The No-Drain Option

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Eric HermanLast week AQUA reported that the state of California had signed into law “AB 2114, a bill sponsored by SPEC that will modernize building codes governing the construction of swimming pool and spas. There is nothing in the legislation that requires changes to existing pools or equipment, but by explicitly allowing the construction of drainless pools, the new law may have an effect on the future of the industry.

“AB 2114 spells out support for the construction of drainless pools, so long as such alternative methods of circulation comply with the turnover requirements contained in Title 24.”

The idea of a “drainless pool” is not new; a number of people in the industry have been exploring and promoting the idea for years, especially in the wake of the now-famous VGB legislation. The concept is simple enough: the best way to eliminate suction entrapment is to eliminate drains themselves. After all, you can’t be trapped on a drain that doesn’t exist. 

Proponents of the idea point out that in many instances, drains aren’t necessary, so long as the vessel is designed with proper turnover and chemical distribution in mind. Others’ have pointed out that there are instances where drains are necessary, such as in spas where there’s no skimmer. 

Almost immediately after the story appeared on AQUA’s News pages online, a number of people chimed in with a variety of responses. Some were grumbling about the fact that the matter was legislated at all and pitied Californians for being forced to contend with added regulation. 

While I do agree that in many instances regulations are burdensome and sometimes even unnecessary, this particular bill doesn’t require any action at all. Rather it simply allows for the no-drain option and updates the language replacing the term “drain and main drain” with “suction outlet” — an appropriate adjustment given that main drains really aren’t drains but are, in fact, suction outlets.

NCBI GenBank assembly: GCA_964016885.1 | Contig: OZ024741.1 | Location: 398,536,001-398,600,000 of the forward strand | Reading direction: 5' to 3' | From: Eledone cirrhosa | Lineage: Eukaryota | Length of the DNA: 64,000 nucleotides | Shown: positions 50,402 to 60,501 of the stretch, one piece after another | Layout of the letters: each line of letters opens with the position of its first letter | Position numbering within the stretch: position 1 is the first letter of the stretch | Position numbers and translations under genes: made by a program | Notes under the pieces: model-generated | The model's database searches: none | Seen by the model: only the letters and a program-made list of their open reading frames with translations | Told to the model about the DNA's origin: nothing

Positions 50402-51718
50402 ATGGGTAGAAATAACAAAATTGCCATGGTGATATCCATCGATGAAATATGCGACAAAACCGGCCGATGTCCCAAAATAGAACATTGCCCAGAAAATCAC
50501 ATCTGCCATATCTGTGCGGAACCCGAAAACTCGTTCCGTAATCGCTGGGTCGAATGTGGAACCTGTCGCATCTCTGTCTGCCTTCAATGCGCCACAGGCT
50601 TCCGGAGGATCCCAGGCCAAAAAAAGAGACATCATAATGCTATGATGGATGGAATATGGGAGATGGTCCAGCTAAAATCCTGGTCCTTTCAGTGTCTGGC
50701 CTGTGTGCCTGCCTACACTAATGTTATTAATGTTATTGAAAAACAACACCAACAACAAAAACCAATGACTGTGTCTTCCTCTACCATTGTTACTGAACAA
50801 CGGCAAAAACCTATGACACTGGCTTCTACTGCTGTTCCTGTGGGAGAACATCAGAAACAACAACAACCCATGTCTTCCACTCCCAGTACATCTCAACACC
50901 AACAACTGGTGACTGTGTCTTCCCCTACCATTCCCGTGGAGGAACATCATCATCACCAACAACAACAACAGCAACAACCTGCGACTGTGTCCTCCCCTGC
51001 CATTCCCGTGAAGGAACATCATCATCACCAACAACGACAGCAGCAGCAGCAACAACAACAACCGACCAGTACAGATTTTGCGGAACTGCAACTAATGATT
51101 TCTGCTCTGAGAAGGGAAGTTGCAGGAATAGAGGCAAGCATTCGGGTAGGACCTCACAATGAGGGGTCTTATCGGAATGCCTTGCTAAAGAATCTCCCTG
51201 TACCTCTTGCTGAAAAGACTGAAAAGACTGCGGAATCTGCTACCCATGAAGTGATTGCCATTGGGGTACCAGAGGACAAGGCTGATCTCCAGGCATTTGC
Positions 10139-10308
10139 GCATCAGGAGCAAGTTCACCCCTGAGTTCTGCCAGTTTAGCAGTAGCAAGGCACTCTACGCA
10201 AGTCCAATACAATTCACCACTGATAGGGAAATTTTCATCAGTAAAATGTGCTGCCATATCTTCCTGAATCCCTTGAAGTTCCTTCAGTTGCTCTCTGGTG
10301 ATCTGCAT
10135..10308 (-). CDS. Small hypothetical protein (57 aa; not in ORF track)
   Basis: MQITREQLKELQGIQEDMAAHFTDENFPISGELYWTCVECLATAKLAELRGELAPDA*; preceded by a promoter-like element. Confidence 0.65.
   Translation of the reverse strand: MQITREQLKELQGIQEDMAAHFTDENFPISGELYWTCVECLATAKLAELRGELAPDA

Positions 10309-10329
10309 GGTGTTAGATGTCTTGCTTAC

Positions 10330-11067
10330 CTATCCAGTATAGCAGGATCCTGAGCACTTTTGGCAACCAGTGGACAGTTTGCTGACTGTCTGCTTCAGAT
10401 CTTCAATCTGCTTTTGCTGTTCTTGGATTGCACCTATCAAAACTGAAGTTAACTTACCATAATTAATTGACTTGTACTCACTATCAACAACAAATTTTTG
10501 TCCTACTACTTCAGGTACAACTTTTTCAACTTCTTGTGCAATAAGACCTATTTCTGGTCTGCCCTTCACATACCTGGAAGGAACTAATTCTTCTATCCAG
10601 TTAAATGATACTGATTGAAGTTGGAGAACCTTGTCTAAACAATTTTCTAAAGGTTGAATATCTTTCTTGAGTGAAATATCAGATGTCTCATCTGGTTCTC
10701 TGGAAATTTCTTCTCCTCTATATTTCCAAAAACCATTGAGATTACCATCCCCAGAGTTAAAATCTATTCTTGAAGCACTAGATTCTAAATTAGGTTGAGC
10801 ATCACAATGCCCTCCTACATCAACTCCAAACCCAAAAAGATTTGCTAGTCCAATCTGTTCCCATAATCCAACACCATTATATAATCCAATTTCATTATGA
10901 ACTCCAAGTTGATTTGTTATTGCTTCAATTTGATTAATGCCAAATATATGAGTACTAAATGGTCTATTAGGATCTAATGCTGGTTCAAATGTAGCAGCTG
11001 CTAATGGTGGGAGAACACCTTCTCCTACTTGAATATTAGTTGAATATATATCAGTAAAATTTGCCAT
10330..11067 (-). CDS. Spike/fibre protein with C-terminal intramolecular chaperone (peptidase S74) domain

One respondent protested by saying: “How do you do a start up when you can't vacuum? Sweep the plaster dust etc in circles?”

I was a bit puzzled by that response in that there’s nothing in the bill that prevents suction outlets used for vacuuming. I’ve personally maintained pools in the past, one of which had a main drain that didn’t function. Like most pools, it required routine vacuuming. I connected the vacuum at the skimmer. 

Another reader commented on the need for sump pumps in draining pools without main drains. “I guess the use of an electrical sump pump to drain pools will be the norm. So more people and animals can be injured, or worse , electrocuted.?No drain also means no using of the pool water for fire extinguishing.”

That seems a bit alarmist in that sump pumps are used all the time for finishing the draining of pools as well as for things like removing water from flooded basements. In those situations, isn’t the presence of a GFCI the appropriate safety precaution? 

As for the concern about not being able to use pools for fire safety, many consumers equip themselves with portable pump and hose systems that in no way rely on a main drain for safety. (A close friend mine used such a unit and his pool water to save his house in the Trabuco Canyon fire of 2007.)

Finally there was this response: “The new California drain law is very short-sighted. The most revolutionary ‘green' advancement in swimming?pool energy savings is the in-floor circulation system. In-floor systems dramatically reduce chemicals?and heating costs. Extensive testing has shown in excess of 50 percent chemical savings and up to 40 percent in pool heating. In addition, circulation from the pool bottom will keep the pool cleaner and healthier for our families ?to enjoy and reduce the filter run times required.”

Aside from the fact that manufacturers of variable speed drive pumps might take exception to that statement, it’s a point well taken: There are great benefits to in-floor cleaning systems and nothing in this bill prevents their use. (Obviously suction outlets in the floor are necessary for in-floor cleaning systems, but there is no ban on drains here, just the elimination of the drain requirement.)

In fact, one might argue that the bill encourages the use of in-floor returns, which also provide savings in heating costs and promote complete circulation. 

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